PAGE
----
Jump to content

  • Quick Navigation
Photo
- - - - -

Storage to Preserve Food Quality


  • You cannot start a new topic
  • Please log in to reply
5 replies to this topic

#1 Kpfeiffer

Kpfeiffer

    Grade - Active

  • IFSQN Active
  • 10 posts
  • 0 thanks
0
Neutral

  • United States
    United States

Posted 15 December 2020 - 03:19 PM

Hello, we are redoing our sample room and are searching for storage bins that would best preserve quality. We offer certain products that are higher in fat, which means they could be susceptible to oxidative rancidity. Therefore, we are looking for bins that are darker and wouldn't let both moisture and light in. Please let me know if anyone has any ideas, thank you!



#2 chrkut

chrkut

    Grade - Active

  • IFSQN Active
  • 23 posts
  • 8 thanks
10
Good

  • Earth
    Earth

Posted 15 December 2020 - 04:47 PM

So a few questions

1. are you storing at ambient temperature and humidity or in a fridge, freezer? Is the storage location temperature controlled or able to fluctuate widely with season changes?

2. What is the product type/characteristics? Does it melt?

3. What is the outer packaging of the product? Is it in cans, jars, or open?

 

We were always told to store it in conditions that the customer would. We usually stored it in a corner of the warehouse away from current stock, but still in the conditions found in normal warehousing for that product. 

 

Some of the products we kept in sealed bags. Current plant just keeps it in the packaging it comes off the line in.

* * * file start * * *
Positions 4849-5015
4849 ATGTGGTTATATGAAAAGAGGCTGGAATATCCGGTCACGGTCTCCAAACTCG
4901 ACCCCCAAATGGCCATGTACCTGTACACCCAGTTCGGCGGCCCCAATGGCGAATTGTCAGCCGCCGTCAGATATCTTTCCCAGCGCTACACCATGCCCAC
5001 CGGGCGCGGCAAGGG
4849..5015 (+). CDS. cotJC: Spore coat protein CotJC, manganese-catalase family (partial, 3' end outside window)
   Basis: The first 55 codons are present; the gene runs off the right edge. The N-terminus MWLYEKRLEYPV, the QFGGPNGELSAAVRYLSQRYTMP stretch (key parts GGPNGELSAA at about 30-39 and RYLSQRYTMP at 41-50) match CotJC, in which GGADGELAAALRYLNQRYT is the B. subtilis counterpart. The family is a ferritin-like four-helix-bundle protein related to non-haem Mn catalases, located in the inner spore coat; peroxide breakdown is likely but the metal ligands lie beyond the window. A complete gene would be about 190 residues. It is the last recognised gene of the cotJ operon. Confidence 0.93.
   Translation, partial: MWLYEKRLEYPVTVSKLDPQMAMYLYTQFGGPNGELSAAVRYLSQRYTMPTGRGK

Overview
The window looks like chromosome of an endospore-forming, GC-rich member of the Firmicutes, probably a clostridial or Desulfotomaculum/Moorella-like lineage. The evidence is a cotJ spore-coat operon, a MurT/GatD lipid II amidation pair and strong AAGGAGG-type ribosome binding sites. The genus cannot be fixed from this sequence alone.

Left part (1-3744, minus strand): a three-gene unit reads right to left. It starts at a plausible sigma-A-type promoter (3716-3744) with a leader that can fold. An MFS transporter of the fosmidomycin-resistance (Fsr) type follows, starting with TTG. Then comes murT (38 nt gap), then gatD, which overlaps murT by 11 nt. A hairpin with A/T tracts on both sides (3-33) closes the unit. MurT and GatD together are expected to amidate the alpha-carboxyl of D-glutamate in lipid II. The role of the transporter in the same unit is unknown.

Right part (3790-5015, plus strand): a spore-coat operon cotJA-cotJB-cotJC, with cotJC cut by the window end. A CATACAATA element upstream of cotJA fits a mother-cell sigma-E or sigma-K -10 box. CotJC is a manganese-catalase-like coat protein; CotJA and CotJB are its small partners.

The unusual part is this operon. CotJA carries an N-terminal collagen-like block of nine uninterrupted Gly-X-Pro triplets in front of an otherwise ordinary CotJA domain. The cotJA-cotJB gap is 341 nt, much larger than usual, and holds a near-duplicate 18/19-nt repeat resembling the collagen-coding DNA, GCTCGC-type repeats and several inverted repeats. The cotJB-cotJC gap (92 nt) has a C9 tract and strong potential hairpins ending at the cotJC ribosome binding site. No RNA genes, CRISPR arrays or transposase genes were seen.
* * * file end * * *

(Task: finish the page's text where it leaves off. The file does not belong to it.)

As storage boxes are concerned, we kept them in either product cases, the cheap file boxes most plants have around anyway, or some in the large grey totes. We never spent too much time caring about how the boxes kept out the moisture because we were storing them in the same conditions as the actual product. We wanted them to be able to be affected by the moisture if the product would be.

 

For our oil/raw material sample storage, we use screw top plastic bottles put into the dark storage totes, and throw those in a freezer unit. 

 

It may be better to seal it from moisture separately from keeping it dark. May be easier to find a solution that way. 



#3 zanorias

zanorias

    Grade - PIFSQN

  • IFSQN Principal
  • 799 posts
  • 241 thanks
156
Excellent

  • Wales
    Wales
  • Gender:Male
  • Location:UK
  • Interests:Motorcycling, Food Safety, Science, Paddleboarding, Space

Posted 15 December 2020 - 04:49 PM

Product(s)?



#4 Kpfeiffer

Kpfeiffer

    Grade - Active

  • IFSQN Active
  • 10 posts
  • 0 thanks
0
Neutral

  • United States
    United States

Posted 15 December 2020 - 05:04 PM

Products include desiccated coconut which is higher in fat



#5 chrkut

chrkut

    Grade - Active

  • IFSQN Active
  • 23 posts
  • 8 thanks
10
Good

  • Earth
    Earth

Posted 15 December 2020 - 05:24 PM

do you sell it in small sealed bags? large sealed bag in boxes? unsealed bags in boxes?  

 

How are you storing it now?

 

What weight/volume do you need to keep on hand?



#6 Charles.C

Charles.C

    Grade - FIFSQN

  • IFSQN Moderator
  • 18,605 posts
  • 5210 thanks
1,186
Excellent

  • Earth
    Earth
  • Gender:Male
  • Interests:SF
    TV
    Movies

Posted 16 December 2020 - 07:50 AM

Products include desiccated coconut which is higher in fat

 Please give some context eg -

 

Questions 1 -3, post 2 ? post 5 etc  ?


Kind Regards,

 

Charles.C





0 user(s) are reading this topic

0 members, 0 guests, 0 anonymous users